Rome is not
The objects in Rome is not in Rome are based on architectural and cultural fragments, in- spired by perceptual elements like shadows, refractions, and mirages. These sculptures offer a reflection on the narratives of power that are invested in archeological artifacts, and on what happens to those narratives in an age of globalized patrimony and museology. Initially designed to occupy four empty pools in Marrakech’s El Badi Palace —a 16th century Saadi Dynasty ruin — the installation includes Aqueduct: a two-part pipe like column made of fired clay, Stadion: a leather upholstered fer-forgé coliseum, Well: a highly reflective red copper sink propped up onto a zelige tiled platform and Two Women at a Fountain: a large yellow copper hand clasping a circular wooden handle, based on an aquarelle by Eugene Delacroix. Each of the objects is meant as an encounter with a disparate historical fragment, where viewers happen upon the collection of items as an intriguing finding of sorts.
Rome is not in Rome is an investigation of historical motifs and motives which approach archeology and architecture as powerful tools that shape ideology and that have constructed visions of the world from the very first formulations of a global imaginary. The project seeks to make evident an uninterrupted lineage between early forms of looting and dispossession, and a softer form of cultural hegemony as formulated by contemporary global cultural initiatives such as The Louvre, The British Museum and others.
Maxxi, Rome, IT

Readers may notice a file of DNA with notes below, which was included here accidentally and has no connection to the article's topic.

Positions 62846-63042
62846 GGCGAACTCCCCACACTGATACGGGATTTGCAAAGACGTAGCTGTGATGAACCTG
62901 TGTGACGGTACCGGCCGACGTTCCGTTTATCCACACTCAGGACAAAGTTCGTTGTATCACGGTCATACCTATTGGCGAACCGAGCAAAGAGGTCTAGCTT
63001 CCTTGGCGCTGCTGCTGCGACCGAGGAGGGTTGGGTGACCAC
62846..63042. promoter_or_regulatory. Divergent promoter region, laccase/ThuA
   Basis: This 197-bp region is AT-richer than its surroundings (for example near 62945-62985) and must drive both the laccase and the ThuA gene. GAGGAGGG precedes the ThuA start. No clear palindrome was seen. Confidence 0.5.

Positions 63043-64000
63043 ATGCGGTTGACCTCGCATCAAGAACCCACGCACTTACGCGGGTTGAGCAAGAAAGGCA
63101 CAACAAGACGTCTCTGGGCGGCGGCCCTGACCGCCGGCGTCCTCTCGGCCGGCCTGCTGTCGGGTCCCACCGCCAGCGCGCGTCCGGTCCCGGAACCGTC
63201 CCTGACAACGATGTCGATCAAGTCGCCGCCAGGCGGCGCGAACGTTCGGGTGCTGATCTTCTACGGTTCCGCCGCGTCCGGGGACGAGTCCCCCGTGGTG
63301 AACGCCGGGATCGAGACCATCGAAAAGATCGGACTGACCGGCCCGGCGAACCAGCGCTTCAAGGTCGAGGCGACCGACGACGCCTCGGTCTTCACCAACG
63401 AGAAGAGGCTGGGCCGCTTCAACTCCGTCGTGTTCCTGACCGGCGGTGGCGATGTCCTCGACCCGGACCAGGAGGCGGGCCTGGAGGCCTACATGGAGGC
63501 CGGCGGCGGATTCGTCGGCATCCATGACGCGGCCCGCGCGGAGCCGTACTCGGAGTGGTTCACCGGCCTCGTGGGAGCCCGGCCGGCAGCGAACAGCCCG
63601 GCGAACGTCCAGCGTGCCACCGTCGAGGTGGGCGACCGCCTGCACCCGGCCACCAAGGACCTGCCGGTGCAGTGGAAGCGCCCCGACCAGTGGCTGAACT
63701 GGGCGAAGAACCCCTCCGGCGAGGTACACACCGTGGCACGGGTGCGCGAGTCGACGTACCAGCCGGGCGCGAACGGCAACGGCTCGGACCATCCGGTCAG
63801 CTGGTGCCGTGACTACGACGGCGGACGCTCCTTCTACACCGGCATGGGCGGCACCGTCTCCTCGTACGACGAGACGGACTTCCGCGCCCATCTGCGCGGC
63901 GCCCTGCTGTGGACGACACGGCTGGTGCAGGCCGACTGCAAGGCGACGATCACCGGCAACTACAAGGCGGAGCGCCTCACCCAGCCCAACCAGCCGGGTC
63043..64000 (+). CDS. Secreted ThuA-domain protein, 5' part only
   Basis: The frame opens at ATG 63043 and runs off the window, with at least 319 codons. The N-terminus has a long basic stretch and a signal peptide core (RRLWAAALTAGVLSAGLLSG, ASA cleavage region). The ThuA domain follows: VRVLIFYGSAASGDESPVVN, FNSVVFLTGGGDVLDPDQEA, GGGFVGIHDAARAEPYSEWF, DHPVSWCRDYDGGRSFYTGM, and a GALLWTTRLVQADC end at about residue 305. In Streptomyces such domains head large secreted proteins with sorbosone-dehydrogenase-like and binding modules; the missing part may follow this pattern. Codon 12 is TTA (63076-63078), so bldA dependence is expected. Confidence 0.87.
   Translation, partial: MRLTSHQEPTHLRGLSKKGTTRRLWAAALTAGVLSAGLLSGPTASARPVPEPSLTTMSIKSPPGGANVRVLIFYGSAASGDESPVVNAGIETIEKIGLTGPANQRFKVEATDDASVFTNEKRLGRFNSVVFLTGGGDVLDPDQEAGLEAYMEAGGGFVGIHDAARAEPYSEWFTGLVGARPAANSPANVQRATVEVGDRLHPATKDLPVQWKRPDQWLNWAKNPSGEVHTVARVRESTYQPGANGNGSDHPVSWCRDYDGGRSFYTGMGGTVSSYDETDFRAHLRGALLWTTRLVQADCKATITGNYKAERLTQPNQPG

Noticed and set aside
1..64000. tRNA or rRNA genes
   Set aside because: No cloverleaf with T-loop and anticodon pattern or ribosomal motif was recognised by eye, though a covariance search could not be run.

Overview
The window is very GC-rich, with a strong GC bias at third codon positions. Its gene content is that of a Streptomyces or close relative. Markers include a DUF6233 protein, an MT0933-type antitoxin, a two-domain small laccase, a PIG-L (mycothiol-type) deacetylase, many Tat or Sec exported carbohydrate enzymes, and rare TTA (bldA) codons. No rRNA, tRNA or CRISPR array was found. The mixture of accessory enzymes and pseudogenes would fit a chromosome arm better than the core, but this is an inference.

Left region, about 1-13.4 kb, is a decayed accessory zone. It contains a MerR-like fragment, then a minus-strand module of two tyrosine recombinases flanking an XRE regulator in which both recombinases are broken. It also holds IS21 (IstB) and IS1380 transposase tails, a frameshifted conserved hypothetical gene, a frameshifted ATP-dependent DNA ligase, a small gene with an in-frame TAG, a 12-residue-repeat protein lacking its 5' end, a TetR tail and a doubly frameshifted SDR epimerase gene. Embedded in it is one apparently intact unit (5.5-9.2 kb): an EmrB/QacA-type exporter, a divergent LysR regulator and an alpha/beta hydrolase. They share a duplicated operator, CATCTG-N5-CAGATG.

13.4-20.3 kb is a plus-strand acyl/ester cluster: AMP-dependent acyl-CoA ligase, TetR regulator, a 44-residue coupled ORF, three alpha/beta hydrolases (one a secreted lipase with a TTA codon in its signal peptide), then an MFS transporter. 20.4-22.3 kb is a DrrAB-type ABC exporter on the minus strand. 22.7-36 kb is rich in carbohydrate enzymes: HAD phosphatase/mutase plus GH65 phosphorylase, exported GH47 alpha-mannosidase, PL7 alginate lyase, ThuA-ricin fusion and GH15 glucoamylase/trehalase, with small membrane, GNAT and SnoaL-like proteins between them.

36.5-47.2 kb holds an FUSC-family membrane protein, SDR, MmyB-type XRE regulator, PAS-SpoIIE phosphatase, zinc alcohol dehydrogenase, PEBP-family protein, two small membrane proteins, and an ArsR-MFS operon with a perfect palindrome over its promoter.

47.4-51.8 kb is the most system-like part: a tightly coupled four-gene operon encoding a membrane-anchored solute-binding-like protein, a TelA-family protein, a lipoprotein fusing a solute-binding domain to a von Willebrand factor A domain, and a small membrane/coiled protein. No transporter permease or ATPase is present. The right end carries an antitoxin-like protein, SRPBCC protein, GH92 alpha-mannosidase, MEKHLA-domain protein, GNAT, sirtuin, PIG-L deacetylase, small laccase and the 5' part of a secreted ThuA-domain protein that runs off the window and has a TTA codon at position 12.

A second part of the project is a text which weaves together various historical narratives that have to do with the role of artists, architects and designers in the space between diplomacy, and invasion. The narrative lingers from fashion giant Tod’s renovation of Rome’s Coliseo, to Eugene Delacroix’s discovery of the separation of colors based on his observations of the Moroccan sun (a theory impressionists and post impressionists will build on to formulate their approach to painting.) The story also includes the likes of Vivant Denon and Nicolas Conté drawing every and anything they laid their eyes upon as they rampaged through Egypt with Napoleon’s expedition. Greek geographer Erathostenes also appears in the story, as the first to determine the circumference of the globe by observing the lengths of shadows projected by pillars in Alexandria, and the reflection of the sun deep within wells in Aswan. The measurement unit he used for this was the stadion: a common measure based on the standard length of sports stadiums. Jean Nouvel’s architectural explorations of the reflections of the sun function as a narrative motor, taking the reader on a journey that refracts between hidden artifacts in downtown Beirut, to construction workers in Abu Dhabi, to renovations of historical buildings in Paris.
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